The treatment of multiple myeloma has undergone significant changes and has resulted in the achievement of molecular remissions, the prolongation of remission duration, and extended survival becoming realistic goals, with a cure being possible in a small but growing number of patients. In addition, nowadays it is possible to categorize patients more precisely into different risk groups, thus allowing the evaluation of therapies in different settings and enabling a better comparison of results across trials. Here, we review the evidence from clinical studies, which forms the basis for our recommendations for the management of patients with myeloma. Treatment approaches depend on "fitness," with chronological age still being an important discriminator for selecting therapy. In younger, fit patients, a short three drug-based induction treatment followed by autologous stem cell transplantation (ASCT) remains the preferred option. Consolidation and maintenance therapy are attractive strategies not yet approved by the European Medicines Agency, and a decision regarding post-ASCT therapy should only be made after detailed discussion of the pros and cons with the individual patient. Two- and three-drug combinations are recommended for patients not eligible for transplantation. Treatment should be administered for at least nine cycles, although different durations of initial therapy have only rarely been compared so far. Comorbidity and frailty should be thoroughly assessed in elderly patients, and treatment must be adapted to individual needs, carefully selecting appropriate drugs and doses. A substantial number of new drugs and novel drug classes in early clinical development have shown promising activity. Their introduction into clinical practice will most likely further improve treatment results. © AlphaMed Press.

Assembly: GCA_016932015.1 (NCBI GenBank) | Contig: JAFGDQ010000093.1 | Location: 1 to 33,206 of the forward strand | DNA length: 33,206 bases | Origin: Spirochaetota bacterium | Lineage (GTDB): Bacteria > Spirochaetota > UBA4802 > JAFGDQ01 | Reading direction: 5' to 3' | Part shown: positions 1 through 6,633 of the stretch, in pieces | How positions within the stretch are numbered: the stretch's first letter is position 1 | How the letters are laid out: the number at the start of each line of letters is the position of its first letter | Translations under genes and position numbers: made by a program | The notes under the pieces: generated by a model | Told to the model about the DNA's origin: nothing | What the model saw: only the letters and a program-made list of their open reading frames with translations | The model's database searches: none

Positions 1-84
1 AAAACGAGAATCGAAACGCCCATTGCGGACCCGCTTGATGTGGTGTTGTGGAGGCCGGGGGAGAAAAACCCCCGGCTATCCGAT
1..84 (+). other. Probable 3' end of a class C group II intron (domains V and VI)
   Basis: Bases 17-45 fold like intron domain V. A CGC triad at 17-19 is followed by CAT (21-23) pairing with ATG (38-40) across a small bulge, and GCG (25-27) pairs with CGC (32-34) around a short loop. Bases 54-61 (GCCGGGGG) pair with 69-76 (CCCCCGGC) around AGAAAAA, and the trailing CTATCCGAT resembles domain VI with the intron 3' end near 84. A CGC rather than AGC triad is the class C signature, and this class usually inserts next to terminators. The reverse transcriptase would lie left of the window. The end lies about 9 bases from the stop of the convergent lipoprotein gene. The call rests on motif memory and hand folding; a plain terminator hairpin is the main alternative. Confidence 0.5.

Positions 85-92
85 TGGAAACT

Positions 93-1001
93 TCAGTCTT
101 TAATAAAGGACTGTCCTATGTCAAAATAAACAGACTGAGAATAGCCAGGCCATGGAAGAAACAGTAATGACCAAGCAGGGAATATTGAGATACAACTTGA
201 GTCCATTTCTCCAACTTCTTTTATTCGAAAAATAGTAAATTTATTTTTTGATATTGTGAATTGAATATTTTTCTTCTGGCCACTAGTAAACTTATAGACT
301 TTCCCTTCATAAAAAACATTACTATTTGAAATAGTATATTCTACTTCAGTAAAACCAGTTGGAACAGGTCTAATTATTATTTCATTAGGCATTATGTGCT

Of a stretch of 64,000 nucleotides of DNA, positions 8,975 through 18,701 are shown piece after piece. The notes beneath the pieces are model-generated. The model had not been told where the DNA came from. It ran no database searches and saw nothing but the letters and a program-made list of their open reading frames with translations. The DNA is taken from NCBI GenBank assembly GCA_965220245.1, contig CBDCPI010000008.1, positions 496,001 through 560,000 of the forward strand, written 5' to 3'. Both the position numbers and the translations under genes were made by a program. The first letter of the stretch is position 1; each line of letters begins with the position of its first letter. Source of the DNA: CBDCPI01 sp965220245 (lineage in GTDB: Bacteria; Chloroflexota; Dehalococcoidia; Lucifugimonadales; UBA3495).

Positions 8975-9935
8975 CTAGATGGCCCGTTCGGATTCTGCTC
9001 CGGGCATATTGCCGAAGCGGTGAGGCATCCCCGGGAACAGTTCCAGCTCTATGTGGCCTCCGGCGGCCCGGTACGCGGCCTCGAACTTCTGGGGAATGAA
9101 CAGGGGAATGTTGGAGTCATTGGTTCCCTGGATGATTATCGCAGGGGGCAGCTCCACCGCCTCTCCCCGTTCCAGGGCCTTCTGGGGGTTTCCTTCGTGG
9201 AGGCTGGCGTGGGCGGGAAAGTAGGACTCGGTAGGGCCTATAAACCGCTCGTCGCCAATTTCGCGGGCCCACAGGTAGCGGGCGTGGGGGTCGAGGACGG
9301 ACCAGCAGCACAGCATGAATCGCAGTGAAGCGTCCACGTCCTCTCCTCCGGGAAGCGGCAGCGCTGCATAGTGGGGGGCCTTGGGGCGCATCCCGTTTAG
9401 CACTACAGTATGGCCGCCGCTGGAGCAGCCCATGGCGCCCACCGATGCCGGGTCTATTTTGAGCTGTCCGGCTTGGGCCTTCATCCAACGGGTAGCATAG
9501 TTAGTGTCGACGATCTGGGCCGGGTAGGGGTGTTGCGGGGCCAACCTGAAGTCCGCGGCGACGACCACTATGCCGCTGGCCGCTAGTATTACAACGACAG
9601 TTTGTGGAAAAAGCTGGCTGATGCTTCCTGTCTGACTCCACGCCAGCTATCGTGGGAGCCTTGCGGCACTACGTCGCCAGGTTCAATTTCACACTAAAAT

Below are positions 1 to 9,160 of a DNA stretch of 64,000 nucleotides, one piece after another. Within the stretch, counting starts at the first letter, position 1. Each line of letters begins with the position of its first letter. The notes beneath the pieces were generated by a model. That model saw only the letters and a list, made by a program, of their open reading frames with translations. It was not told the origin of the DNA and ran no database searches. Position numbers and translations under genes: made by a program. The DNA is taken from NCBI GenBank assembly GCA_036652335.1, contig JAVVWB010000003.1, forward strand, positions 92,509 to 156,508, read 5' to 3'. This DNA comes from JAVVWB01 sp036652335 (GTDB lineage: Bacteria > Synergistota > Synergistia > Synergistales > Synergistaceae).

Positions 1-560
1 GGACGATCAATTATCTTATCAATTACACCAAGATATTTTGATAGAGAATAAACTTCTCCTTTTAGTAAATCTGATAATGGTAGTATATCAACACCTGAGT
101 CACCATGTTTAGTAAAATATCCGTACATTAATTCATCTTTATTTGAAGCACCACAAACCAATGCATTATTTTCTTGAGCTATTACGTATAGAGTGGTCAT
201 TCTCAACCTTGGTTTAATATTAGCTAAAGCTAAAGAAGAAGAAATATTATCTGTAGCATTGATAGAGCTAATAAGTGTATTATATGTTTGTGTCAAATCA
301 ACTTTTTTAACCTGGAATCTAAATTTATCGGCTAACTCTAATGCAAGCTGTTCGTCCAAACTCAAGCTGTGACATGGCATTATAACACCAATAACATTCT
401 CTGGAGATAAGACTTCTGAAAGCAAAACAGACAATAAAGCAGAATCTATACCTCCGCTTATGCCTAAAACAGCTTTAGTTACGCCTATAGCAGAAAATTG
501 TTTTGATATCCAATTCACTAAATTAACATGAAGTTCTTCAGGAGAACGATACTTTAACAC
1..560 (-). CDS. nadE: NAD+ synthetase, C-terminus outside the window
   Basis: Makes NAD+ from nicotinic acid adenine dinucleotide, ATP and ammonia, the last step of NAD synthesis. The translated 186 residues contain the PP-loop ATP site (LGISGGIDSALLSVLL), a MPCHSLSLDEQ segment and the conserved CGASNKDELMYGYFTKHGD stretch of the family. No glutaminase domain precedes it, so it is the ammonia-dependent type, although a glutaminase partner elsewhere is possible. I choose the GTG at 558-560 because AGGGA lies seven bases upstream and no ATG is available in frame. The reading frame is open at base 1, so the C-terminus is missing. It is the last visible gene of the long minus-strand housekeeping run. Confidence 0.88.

PubMed | University of Minnesota, University of Bonn, Mayo Medical School, RWTH Aachen and 3 more.
Type: Journal Article | Journal: Naunyn-Schmiedeberg's archives of pharmacology | Year: 2016

Mast cell activation disease (MCAD) is a term referring to a heterogeneous group of disorders characterized by aberrant release of variable subsets of mast cell (MC) mediators together with accumulation of either morphologically altered and immunohistochemically identifiable mutated MCs due to MC proliferation (systemic mastocytosis [SM] and MC leukemia [MCL]) or morphologically ordinary MCs due to decreased apoptosis (MC activation syndrome [MCAS] and well-differentiated SM). Clinical signs and symptoms in MCAD vary depending on disease subtype and result from excessive mediator release by MCs and, in aggressive forms, from organ failure related to MC infiltration. In most cases, treatment of MCAD is directed primarily at controlling the symptoms associated with MC mediator release. In advanced forms, such as aggressive SM and MCL, agents targeting MC proliferation such as kinase inhibitors may be provided. Targeted therapies aimed at blocking mutant protein variants and/or downstream signaling pathways are currently being developed. Other targets, such as specific surface antigens expressed on neoplastic MCs, might be considered for the development of future therapies. Since clinicians are often underprepared to evaluate, diagnose, and effectively treat this clinically heterogeneous disease, we seek to familiarize clinicians with MCAD and review current and future treatment approaches.